Read More
Federal Judge: Cash Bail in St. Louis is Unconstitutional

The ruling of a federal judge in St. Louis confirms that the City has violated the rights of hundreds of people, who have been detained before trial at one of the City’s two jails--the Justice Center and the Medium Security Institution, also known as the Workhouse--solely because they are unable to pay money bail.

Read More
JP Morgan Chase Takes Stand on Banking Private Prisons

On JP Morgan Chase’s decision to no longer finance private prison giants GEO Group and Core Civic, Advancement Project National Office released the following statement: “Advancement Project National Office would like to thank those who have been relentless in their activism to hold corporate America accountable, explaining the harm these companies are causing individuals, families and generations – particularly immigrants of color and people of color who are disproportionately incarcerated in private prisons. We hope to see a wave of more corporations divesting from companies that are making money off us human bodies. It’s time that the U.S. notice the…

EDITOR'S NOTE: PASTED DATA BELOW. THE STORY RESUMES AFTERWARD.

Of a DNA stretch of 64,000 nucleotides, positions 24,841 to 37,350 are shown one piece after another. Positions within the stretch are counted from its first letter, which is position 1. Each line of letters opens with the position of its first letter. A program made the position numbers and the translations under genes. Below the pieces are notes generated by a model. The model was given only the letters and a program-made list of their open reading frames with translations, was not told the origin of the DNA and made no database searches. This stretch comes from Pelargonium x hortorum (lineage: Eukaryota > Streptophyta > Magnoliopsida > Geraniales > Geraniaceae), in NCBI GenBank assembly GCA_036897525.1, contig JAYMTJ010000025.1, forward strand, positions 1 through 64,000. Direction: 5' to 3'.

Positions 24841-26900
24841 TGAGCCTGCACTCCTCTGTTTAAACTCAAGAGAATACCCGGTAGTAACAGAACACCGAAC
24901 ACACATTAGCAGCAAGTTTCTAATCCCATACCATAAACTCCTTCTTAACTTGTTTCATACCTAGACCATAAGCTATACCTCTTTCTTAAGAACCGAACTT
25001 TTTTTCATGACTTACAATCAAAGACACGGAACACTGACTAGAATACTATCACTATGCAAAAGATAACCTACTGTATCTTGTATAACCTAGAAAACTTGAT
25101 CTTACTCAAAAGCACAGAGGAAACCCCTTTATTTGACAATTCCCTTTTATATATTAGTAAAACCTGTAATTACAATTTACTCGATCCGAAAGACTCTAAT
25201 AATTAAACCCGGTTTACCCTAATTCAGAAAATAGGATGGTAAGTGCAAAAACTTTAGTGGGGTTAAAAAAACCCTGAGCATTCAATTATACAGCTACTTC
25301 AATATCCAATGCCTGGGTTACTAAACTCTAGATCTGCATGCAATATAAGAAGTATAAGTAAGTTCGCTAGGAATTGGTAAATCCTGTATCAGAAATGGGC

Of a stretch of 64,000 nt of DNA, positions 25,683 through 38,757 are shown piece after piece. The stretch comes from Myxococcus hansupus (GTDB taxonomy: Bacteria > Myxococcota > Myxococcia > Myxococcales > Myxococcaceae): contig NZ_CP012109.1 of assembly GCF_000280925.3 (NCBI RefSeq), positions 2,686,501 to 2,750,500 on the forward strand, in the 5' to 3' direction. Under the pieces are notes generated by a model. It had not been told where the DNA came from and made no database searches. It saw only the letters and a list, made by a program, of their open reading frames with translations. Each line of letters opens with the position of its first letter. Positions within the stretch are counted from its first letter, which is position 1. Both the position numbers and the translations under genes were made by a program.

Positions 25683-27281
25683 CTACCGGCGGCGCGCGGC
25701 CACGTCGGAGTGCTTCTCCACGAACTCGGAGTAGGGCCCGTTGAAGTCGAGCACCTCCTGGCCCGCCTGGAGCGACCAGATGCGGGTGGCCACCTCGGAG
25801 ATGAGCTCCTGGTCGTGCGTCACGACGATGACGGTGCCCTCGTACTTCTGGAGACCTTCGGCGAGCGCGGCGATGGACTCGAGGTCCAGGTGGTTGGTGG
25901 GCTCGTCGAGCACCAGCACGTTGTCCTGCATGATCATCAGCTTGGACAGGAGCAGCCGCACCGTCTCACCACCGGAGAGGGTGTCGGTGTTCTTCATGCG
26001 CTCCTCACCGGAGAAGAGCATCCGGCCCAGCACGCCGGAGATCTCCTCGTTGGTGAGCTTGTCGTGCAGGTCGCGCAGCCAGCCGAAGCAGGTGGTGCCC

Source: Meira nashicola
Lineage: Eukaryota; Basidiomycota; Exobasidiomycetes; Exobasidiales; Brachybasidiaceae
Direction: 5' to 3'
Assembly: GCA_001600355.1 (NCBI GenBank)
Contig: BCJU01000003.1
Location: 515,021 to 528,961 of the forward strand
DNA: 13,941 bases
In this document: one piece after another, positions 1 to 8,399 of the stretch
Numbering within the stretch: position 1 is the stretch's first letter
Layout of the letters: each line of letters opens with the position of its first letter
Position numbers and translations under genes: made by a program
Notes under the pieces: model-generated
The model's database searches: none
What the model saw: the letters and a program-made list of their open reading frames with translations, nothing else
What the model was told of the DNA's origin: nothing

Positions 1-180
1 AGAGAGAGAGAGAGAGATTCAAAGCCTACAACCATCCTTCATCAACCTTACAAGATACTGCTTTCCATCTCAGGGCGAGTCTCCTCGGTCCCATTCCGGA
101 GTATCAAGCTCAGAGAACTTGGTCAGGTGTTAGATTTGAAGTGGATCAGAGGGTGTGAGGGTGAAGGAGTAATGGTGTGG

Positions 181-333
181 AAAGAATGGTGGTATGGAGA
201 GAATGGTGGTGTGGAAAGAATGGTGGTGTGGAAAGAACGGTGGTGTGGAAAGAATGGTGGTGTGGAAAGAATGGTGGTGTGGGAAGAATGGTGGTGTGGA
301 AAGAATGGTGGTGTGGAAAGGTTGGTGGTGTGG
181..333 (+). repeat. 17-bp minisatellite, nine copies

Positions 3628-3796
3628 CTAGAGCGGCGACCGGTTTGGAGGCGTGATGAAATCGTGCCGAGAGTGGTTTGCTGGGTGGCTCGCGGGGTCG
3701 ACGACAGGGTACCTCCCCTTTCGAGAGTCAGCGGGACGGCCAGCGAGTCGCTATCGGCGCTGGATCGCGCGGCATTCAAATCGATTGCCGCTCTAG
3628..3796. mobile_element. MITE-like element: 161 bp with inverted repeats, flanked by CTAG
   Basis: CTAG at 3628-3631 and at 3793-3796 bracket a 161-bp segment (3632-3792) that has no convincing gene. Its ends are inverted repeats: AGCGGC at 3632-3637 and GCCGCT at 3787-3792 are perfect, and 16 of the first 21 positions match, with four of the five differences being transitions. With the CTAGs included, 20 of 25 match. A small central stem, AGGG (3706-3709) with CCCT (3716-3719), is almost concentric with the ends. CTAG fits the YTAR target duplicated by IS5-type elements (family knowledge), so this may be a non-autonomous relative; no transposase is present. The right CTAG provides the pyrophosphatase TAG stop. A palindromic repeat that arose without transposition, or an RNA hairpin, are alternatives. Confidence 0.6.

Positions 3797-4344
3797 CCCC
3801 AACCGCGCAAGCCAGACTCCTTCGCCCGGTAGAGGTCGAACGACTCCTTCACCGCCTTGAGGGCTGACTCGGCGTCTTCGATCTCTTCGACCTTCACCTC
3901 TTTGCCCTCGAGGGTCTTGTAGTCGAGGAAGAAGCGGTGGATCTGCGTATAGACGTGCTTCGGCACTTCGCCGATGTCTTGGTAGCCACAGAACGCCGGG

Read More
Close the Workhouse Campaign Holds Rally to Demand Release of Men Trapped in the Workhouse

Following reports of extreme cold and continued inhumane conditions at St. Louis City’s jail, the Workhouse, advocates gather to demand the release of David Dixon and Jeffrey Rozelle

Read More
Close the Workhouse

Kicking off the national movement to end pre-trial detention and end the country’s reliance on incarceration starts on a local, grassroots level.

Read More